HALFWAY THROUGH THE woods Mattie could hear the river. The earth was soggier as she went along, dense with moss, thick with fallen leaves and ferns. Mattie’s feet kept dry in her husband’s boots. Soon enough she saw her father-in-law and the boy who’d come back without a leg. They were watching the river, their backs to Mattie, eating the lunch she’d made them. They didn’t hear her walking over the ferns, through the white birch and the pines. Her boots were worn from the steps her husband had taken, and she made little noise; her skirt fluttered around her legs. Mattie was twenty-five and a widow. Everything in her life had already happened to her, the wondrous and terrible both. Her whole world was over; all the rest would only be marking time. She had a sudden deep desire to run. She thought of deer and how they slipped through the woods, invisible, as if they were ghosts themselves. She thought of the river at twilight; she would crouch down onto hands and knees to drink from the cold water, her long pale hair tumbling into the shallows, the ends turned to ice. No one would find her. No one would know where she was. She imagined taking off her clothes, leaving on only the thin undergarments that had belonged to Constant, then stepping into the current, her feet settling between the iron-red rocks, the eels rushing past until they could find a tangle of wild water hyacinth to wrap themselves around, until they had carried her away.
Evan Partridge was finished with his lunch. Bread and butter and some slices of orange cheese. There were fresh wild strawberries, crushed but still good. He closed his eyes against the haze of sunlight falling through the tall trees. For a moment he was back in time, with his brother beside him. He was running home from the schoolhouse, so fast the dust rose behind him in a cloud. He heard the snap of a branch under a boot heel in the woods and caught a faint glimmer from the corner of his eye. He thought of gunfire and doves, and he turned like a shot himself. He saw Mattie Starr, stumbling over a sapling, falling to her knees. He forgot he had only one leg. He galumphed over the forest growth to made sure she hadn’t hit her head on a rock. She hadn’t even put her hands out to stop herself. It was as though she had just given up and let herself fall.
Mattie’s eyes were closed when he reached her. Evan put his arms around her and said, “Wake up.” Then he shouted out, and Will Starr came to squat down next to him. In a few moments, Mattie opened her eyes. They were blue. They were like the sky in Virginia, hot and pale, open and endless.
“I saw her,” she said. “At the riverside.”
The men waited for Mattie to get her bearings, then helped her to her feet. William recognized his son’s boots, his socks, the sleeves of his undergarments on Mattie’s girlish frame. It should have brought him comfort to know he wasn’t alone in his grief, but it caused him only more sorrow. They walked on together to the place where Mattie had seen the little girl. The tall grass was high enough for a child to hide in. They searched around and found nothing. Evan was ashamed to be limping about, hopping around like a frog. Once when he seemed unsteady, Mattie put a hand under his elbow. “You ran fast to come help me,” she said to him in gratitude. She was trying to be kind, but Evan bowed his head, even more ashamed of who he had become. From then on when she thought of anguish, Mattie would think of the way he had dipped his head to glance away, as if the world was much too vast and wide, and the only thing contained within it was loneliness.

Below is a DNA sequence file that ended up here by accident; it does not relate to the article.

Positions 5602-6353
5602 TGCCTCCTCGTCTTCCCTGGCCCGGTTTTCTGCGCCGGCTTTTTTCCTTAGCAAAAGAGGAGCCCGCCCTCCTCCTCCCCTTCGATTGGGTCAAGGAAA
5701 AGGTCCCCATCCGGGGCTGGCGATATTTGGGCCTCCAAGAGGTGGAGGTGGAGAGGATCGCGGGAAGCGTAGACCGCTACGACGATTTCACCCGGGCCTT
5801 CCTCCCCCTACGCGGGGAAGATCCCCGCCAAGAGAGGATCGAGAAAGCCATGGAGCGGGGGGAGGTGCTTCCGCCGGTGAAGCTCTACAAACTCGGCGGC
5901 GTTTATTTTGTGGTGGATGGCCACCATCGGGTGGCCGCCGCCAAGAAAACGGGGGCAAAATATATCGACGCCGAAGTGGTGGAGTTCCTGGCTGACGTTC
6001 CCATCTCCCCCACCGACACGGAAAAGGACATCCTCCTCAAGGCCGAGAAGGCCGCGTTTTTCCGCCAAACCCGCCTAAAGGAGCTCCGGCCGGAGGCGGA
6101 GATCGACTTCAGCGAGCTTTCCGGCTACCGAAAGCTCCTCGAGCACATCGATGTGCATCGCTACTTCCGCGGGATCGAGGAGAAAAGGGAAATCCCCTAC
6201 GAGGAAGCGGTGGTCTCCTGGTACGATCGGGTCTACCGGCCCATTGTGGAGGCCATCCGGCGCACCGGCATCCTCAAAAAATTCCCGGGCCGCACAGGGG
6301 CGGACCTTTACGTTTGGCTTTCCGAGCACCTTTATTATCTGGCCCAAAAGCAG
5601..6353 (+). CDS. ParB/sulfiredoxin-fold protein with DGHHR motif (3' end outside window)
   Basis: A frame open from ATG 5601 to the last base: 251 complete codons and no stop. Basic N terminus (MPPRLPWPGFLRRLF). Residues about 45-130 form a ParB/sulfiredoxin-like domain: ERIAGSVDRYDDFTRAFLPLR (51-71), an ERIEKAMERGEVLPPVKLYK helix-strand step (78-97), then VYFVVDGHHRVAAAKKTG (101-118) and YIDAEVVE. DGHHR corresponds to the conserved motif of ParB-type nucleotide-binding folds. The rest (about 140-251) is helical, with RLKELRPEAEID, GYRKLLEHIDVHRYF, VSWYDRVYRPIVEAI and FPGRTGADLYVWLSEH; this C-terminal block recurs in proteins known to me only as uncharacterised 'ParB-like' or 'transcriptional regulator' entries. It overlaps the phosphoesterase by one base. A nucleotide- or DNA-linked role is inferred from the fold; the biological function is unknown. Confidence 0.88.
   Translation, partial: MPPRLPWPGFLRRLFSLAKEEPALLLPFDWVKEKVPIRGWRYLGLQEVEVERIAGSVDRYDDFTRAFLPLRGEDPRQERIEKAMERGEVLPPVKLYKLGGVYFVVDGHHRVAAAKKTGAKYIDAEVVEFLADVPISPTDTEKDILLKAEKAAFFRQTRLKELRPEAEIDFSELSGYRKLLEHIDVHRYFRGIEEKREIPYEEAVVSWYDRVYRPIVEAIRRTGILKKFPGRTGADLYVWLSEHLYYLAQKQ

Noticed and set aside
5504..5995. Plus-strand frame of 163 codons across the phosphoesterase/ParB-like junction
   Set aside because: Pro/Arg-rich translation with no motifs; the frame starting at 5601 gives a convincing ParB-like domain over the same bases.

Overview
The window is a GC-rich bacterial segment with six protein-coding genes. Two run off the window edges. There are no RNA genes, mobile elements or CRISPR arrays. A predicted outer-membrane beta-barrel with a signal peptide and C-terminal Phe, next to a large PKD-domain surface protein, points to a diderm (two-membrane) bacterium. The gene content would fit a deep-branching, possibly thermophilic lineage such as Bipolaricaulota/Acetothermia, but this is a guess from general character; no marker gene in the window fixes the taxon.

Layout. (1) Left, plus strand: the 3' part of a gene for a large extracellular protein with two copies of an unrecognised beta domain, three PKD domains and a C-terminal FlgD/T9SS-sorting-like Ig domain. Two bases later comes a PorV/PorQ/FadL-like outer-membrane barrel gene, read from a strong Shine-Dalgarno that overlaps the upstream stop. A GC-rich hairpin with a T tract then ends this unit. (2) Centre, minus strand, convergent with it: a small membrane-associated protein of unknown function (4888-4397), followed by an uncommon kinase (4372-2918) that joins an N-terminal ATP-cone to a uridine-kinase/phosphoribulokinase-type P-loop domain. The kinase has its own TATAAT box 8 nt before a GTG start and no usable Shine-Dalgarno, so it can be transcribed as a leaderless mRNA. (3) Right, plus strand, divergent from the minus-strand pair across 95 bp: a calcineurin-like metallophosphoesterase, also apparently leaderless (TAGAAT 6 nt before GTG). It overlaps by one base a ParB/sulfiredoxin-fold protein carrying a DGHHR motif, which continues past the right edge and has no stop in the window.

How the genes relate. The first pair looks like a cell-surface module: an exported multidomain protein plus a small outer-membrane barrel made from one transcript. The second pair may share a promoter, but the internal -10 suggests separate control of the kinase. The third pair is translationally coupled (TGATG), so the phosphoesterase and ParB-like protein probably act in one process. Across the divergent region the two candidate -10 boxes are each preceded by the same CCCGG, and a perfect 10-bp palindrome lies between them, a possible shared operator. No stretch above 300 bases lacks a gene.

They sat in a circle in the haunted place, to see if they experienced anything unusual. Will Starr remembered that his little sister used to come here to throw stones in the water. He laughed at her when she told him blue stones could make a wish come true. His sisters Amy and Mary had both been beautiful girls, one lost to the river, the other gone off with a traveling man, leaving behind a family where grief was the only emotion. His other sister, Olive, he had argued with long ago. Will laid his head against a birch tree stump and closed his eyes. The sun was warm and he fell asleep. Soon he was snoring.
“Do you think she has a message for us?” Mattie asked Evan Partridge, referring to the ghost she thought she’d seen. “Maybe she can lead us to the world beyond this one.”
Evan didn’t know. He wasn’t even sure there were such things as spirits and ghosts. “Maybe it’s only the way the sunlight comes through the trees. It appears to be a figure, but it’s really just a shadow.”
“She had a doll with her. I saw it in her hands. Do shadows have dolls?”
Evan smiled. “I suppose not,” he said.
“I don’t suppose anything,” Mattie told him. “Not anymore.”